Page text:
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Southbound and Down

Yeah, I’m loaded up and truckin’. Okay, flying out of friendly Newark, N.J., actually. It just doesn’t have the same “excitement of the open road sound” as those old Jerry Reed tunes. (Does anybody even remember him? Man, those songs made me want to be a trucker when I was a kid!)

Anyway, I’m jettin’ to Florida for my first foray into the spring woods this spring, and I have to admit, I’m as unprepared as ever. Other than driving the family nuts running a mouth call while I tap out these posts (just a little inspiration, eh!) I’m not even sure where half my gear is.

I have about six hours until I have to hop that plane, so I’m sure I’ll scrape something up. Good Lord and modern communications willing, I’ll be putting up some daily posts on how the hunt is going. Until then, keep those reports coming, and if turkey season is in where you live, turn off that darn computer and get out there!!! But before you do, here's a few turkey reports in the contributors's own words:

Brandon McElwain in Kentucky: I went scouting again the other day. Saw the same flock of about 60 birds with the 9 to 10 toms all strutting. Even saw two of the toms breed some hens. This is the earliest I've ever seen them breed here in Kentucky.

Also in Kentucky from former OL intern Will Brantley: I'm a little worried. I spent a good part of the weekend scouting, and birds were everywhere. As a matter of fact, my wife, Michelle, and I heard birds gobbling at several different times of the day. Right off the roost, at around 9 a.m., and at about 4 in the evening. Saturday morning, I heard five different birds and saw one strutter. Saturday afternoon, my wife and I were heading toward the lake with fishing rods in hand when we stumbled on a gobbler hammering like crazy at a flock of crows. I owl-hooted at him for the hell of it and he cut me off with a gobble three times in a row. I heard the same bird again this morning. So, although the report is good, I'm a little worried. Our season doesn't start for a month and two days, and I'm afraid the birds will be all spent by then! I guess it's a good problem to have.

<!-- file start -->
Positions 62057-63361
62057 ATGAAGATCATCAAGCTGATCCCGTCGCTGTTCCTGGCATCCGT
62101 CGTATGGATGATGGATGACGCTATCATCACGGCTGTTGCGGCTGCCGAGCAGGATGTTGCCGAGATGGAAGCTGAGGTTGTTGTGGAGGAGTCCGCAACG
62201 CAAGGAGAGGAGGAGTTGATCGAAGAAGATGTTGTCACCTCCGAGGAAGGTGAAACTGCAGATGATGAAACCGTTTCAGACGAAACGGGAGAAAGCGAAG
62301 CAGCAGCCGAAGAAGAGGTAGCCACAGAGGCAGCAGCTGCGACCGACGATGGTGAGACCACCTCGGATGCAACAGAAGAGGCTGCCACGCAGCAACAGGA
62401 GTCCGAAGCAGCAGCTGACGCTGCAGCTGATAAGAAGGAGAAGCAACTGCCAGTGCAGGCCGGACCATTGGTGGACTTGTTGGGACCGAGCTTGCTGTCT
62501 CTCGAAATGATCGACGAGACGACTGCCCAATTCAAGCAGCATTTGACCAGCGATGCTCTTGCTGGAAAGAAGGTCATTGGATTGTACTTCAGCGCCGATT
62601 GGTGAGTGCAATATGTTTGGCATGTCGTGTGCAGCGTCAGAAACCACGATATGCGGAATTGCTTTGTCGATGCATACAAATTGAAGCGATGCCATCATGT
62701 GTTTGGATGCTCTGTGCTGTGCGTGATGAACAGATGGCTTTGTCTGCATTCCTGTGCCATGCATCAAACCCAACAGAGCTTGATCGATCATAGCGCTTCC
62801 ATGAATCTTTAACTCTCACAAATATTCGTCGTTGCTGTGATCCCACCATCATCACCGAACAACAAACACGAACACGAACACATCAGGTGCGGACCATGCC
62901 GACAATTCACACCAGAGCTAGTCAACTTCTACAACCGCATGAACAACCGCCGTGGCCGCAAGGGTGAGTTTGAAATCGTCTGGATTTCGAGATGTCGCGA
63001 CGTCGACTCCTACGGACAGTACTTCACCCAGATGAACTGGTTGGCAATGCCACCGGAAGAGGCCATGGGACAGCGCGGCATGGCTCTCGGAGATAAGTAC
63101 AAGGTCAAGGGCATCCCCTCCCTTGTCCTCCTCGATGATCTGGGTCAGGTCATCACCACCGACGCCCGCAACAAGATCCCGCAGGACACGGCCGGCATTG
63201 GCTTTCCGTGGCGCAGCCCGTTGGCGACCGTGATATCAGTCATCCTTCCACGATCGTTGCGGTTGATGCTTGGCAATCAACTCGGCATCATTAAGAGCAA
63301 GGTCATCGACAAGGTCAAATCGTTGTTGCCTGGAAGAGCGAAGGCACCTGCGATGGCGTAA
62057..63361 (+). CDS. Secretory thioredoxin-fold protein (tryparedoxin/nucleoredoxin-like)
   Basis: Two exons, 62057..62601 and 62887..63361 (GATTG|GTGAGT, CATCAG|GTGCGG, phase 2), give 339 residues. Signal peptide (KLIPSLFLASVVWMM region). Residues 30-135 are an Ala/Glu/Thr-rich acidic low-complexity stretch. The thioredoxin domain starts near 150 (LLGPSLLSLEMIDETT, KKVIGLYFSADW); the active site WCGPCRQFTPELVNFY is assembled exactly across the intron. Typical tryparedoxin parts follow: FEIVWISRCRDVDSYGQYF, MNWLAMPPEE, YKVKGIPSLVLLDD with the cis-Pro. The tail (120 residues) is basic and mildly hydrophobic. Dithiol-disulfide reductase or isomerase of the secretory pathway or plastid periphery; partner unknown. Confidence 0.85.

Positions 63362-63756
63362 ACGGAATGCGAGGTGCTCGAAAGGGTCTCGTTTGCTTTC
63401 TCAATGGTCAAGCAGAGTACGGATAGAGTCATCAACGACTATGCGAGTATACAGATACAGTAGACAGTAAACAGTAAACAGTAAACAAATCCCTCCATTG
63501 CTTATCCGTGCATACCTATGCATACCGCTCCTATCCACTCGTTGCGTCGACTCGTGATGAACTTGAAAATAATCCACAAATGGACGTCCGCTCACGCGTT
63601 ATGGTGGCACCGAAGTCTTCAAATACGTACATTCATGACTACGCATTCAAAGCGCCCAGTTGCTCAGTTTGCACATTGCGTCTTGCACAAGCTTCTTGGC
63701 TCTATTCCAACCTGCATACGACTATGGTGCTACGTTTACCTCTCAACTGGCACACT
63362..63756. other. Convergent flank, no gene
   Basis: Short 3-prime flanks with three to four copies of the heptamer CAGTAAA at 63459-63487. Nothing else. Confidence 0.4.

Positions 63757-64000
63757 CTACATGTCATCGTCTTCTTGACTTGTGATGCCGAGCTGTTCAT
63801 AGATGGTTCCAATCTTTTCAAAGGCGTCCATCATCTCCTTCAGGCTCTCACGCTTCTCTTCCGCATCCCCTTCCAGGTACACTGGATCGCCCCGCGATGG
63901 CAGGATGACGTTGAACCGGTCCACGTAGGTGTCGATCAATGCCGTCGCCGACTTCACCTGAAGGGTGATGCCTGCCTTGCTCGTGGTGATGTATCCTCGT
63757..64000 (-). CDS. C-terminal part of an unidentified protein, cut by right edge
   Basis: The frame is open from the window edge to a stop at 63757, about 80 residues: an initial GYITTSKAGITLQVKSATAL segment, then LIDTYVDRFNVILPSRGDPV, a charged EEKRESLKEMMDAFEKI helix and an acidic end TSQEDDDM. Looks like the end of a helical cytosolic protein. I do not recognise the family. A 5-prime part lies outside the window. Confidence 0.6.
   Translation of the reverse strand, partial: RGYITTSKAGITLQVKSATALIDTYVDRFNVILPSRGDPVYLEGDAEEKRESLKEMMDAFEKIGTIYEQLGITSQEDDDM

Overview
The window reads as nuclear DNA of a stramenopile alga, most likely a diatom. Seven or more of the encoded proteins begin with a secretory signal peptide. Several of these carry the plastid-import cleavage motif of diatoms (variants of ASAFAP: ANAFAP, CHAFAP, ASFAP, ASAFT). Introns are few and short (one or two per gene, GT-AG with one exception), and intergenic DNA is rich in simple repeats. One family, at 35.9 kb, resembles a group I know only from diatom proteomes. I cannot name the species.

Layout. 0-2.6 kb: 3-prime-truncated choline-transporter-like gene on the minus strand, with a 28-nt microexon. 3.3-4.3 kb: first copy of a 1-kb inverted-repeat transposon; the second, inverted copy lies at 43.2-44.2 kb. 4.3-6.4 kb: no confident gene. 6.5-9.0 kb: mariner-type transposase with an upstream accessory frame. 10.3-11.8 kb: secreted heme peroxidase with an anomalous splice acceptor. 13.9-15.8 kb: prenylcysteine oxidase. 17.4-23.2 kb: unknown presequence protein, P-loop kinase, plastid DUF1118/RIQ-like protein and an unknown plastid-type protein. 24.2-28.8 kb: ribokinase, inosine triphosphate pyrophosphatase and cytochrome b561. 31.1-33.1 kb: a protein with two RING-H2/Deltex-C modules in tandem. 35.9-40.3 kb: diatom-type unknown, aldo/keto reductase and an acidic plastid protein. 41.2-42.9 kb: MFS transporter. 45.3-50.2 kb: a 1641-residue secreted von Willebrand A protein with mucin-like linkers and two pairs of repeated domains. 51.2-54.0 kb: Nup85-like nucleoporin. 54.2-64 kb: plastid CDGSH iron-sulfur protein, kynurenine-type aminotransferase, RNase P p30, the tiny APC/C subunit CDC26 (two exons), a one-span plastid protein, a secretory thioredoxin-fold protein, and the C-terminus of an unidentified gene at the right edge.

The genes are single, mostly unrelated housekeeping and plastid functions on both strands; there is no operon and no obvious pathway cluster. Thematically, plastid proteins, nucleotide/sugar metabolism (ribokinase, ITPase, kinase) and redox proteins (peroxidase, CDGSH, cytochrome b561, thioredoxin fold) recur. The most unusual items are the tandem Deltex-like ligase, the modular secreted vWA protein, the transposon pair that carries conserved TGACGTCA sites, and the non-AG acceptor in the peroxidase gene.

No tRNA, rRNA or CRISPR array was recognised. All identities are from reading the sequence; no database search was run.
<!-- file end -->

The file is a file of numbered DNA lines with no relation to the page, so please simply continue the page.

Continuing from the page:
Another blog visitor, Matthew Jones also from Kentucky (If you haven't figured it out, the boys are serious about turkey hunting in the Blue Grass State) offers this: Storms moving in this weekend made birds anxious. Lots of gobbling in Northern Kentucky. Birds start gobbling at 6:20 am and fly down around 6:45 am. By 7:35 am they have quit strutting and are leaving fields for the woods. Not much gobbling in the afternoon. Saw a group of 37 hens fighting it out at 2 pm. Seeing a lot of strutters. Birds are just now breaking out of big flocks. It won’t be long.

CJ Wilson in Arkansas: I live in Arkansas and I hunt in Perry County. I went scouting this weekend and have not heard any gobbles yet, but I did see about 16 hens one day. The next day I saw a jake with a hen following it and then 5 big toms. The toms were seperate from the hen and jake though. I saw them at a different time.  I have found plenty of tracks and droppings. 

I'll have some more for you this weekend from Massachusetts, Missouri, Vermont and of course, Florida!

Comments

John Brown Jr.

Do I remember Jerry Reed? Sooonnnn, I just bought the greatest hits and I'm driving Godfrey crazy playing it as we travel.

Just returned from Alabama, where I hunted with Joe Drake. Over two days we saw 8 longbeards and almost 100 hens. I'm not joking, it was like a bad dream. A little gobblig on the roost and then nothing. Who could blame them boys with all those ladies around.

One gobbler had so many hens with him that Drake joked, "if that old boy takes care of all those hens we won't have to shoot him....he'll kill himself.

I head to Florida Sunday with Bass Pro, maybe the boys will be more willing there.

John Brown Jr.